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Are you using work to avoid negative feelings? – Sabhalo

Are you using work to avoid negative feelings?

Is overworking a coping mechanism?

Yes.

We often think of coping mechanisms as being comfort eating, drinking, taking drugs, spending money - or the healthier ones like practicing self care, doing activities you enjoy, spending time with loved ones etc.

But there is a really interesting theory that working is also a coping mechanism.

A way of supressing feelings, and distracting you from unfelt sadness.

It can be the result of a need to push down hard feeling like trauma, loss, abandonment. When you think of the phrase "she threw herself into her work" which is often used talking about people or fictional characters that are going through a hard time elsewhere in their life - they will often use work to escape from their sadness & distract them from feeling uncomfortable.

Think back to hard times, what was your reaction?

Was it just to keep calm and carry on? When I think back to some news of a family member passing away - my reaction was to pull out all of my clothes, underwear and accessories from my cupboard to reorganise it.

Having control is calming, it makes you feel safe and like life makes sense but sometimes... Sometimes it doesn't.
So where does this culture of supressing or shooing away uncomfortable emotions come from - why is it so scary to just be sad and let yourself feel it?

Think back to your own childhood.
It's a natural instinct for parents to not want their children whom they love to feel sad so often growing up we may have heard things like 'don't be sad, it's okay' - if you've ever fallen over and had a teacher, parent or even a partner tell you not to cry you'll know that human beings instinctively feel uncomfortable in the face of negative emotions and you might have learnt the lesson that your sadness wasn't acceptable.

You NEED to be sad, being sad, unproductive, depressed and angry is self care. Feeling pity for yourself is showing yourself kindness, letting yourself mourn and feel for however long you need to is your right.

The human mind is very intuitive and it knows once you are ready to move on.
Have you ever cried until you were tired and just stopped?

When you cry for so long and then eventually you take a deep breath and you feel such release - it's cathartic and you feel almost like a storm has passed.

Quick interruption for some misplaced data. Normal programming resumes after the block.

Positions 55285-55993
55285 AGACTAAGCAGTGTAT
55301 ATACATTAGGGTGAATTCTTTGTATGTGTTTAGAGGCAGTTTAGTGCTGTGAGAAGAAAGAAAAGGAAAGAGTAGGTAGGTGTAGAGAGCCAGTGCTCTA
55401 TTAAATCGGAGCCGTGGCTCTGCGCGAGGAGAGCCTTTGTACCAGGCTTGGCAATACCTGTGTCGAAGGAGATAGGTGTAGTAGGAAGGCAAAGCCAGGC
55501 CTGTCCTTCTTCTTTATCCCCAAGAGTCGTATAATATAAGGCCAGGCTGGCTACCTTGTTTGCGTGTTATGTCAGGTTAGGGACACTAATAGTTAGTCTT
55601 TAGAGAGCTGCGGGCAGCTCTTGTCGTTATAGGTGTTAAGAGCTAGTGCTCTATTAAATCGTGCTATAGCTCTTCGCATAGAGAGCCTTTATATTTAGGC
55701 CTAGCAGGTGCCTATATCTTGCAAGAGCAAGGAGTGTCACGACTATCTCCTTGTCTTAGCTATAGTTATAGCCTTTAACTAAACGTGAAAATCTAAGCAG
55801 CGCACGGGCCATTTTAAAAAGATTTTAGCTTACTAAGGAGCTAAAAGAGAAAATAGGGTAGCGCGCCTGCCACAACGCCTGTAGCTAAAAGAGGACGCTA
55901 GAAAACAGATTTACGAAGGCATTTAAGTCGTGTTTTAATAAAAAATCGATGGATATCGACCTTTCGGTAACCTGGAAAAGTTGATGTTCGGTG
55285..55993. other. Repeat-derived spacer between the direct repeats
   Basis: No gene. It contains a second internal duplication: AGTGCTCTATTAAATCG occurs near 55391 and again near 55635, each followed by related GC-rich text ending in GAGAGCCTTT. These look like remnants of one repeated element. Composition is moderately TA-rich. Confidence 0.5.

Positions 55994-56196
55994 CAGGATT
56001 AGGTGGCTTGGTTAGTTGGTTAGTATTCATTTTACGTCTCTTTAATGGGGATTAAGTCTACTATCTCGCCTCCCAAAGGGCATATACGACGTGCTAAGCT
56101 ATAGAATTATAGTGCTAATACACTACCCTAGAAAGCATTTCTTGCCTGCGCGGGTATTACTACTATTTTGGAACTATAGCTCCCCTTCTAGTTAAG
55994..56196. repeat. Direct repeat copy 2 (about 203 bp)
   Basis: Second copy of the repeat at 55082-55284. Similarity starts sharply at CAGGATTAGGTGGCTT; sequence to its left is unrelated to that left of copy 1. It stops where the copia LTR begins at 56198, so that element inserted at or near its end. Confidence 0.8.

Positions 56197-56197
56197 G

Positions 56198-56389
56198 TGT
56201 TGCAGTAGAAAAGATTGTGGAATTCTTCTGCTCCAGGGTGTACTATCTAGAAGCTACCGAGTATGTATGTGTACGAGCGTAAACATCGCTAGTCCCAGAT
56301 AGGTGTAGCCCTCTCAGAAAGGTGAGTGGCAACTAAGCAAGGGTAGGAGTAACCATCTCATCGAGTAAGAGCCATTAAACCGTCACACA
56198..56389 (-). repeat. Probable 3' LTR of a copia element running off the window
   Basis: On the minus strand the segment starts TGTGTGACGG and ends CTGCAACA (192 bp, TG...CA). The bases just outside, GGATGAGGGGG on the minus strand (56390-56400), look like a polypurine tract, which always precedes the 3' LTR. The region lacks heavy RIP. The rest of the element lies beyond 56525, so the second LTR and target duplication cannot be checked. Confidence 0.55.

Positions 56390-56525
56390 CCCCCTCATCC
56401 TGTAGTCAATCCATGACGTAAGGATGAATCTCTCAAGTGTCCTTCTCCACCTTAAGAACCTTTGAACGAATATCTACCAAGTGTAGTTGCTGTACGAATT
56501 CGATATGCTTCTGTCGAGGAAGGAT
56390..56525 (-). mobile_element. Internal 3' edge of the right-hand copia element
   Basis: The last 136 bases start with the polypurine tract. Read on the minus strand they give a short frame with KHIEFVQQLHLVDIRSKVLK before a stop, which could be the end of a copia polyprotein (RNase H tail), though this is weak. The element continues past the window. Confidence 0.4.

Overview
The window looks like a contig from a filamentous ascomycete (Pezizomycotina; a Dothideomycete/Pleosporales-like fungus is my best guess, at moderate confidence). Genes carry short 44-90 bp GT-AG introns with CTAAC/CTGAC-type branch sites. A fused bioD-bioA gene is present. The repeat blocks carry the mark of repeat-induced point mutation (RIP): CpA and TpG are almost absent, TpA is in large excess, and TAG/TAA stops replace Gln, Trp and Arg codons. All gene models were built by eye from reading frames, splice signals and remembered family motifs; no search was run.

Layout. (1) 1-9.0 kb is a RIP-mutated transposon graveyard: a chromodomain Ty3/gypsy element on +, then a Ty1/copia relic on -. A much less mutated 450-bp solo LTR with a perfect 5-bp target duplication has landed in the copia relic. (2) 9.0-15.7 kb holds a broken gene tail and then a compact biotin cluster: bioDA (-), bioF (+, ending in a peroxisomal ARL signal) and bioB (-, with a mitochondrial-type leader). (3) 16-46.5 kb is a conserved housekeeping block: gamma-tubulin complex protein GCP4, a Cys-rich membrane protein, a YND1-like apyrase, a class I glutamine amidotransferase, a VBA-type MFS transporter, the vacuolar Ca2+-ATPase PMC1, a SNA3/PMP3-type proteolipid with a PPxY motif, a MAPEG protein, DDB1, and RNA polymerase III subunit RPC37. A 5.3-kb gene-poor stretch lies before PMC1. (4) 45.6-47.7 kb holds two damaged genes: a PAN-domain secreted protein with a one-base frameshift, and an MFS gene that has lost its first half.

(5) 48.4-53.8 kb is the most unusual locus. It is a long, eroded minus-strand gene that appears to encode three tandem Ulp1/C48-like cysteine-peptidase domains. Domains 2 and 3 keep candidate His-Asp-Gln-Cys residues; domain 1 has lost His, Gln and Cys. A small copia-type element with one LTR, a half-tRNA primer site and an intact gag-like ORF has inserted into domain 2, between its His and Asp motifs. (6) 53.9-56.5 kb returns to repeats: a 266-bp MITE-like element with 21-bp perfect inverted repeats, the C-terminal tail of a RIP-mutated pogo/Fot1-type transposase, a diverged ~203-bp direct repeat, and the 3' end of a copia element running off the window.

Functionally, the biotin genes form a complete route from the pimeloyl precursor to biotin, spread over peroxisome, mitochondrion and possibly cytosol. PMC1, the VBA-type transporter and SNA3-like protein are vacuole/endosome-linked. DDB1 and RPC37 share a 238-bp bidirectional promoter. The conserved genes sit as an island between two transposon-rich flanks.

If this all sounds alien to you and you can't imagine spending time being sad instead of being productive maybe it's that deep down you worry that once you start you won't stop. I promise you, you will - sometimes it will take a bit longer than other people but you have to shoo away guilt and negative self talk because you NEED to feel this.

This is something I wish I knew but once you are able to practice this when you need it, it is life changing.

Set an evening, and schedule this time. Watch sad movies, listen to sad songs, podcasts whatever makes you feel tender and allow yourself some time to feel the full range of human emotions and celebrate your sensitivity.

I like to light palo santo or incense after my sad times as a physical way to draw a line under it. I throw open the windows and let the smoke billow out and imagine my sad feelings are going with them. I find that having these symbolic rituals help to give your time purpose and ritual.

If your sadness is buried deep down and you are scared of facing it please seek out the help of a professional - sometimes depending on how long youv'e been holding back it can take a long time and I would strongly advise having the continued support of a therapist during this process.
I hope you enjoyed this week's podcast episode & blog post! I'm so excited to be training as a therapist, it's something I've always wanted to do but never felt brave enough to take the leap.
I'm also working on my burnout boxes right now for the store and will be launching them at some point next week.
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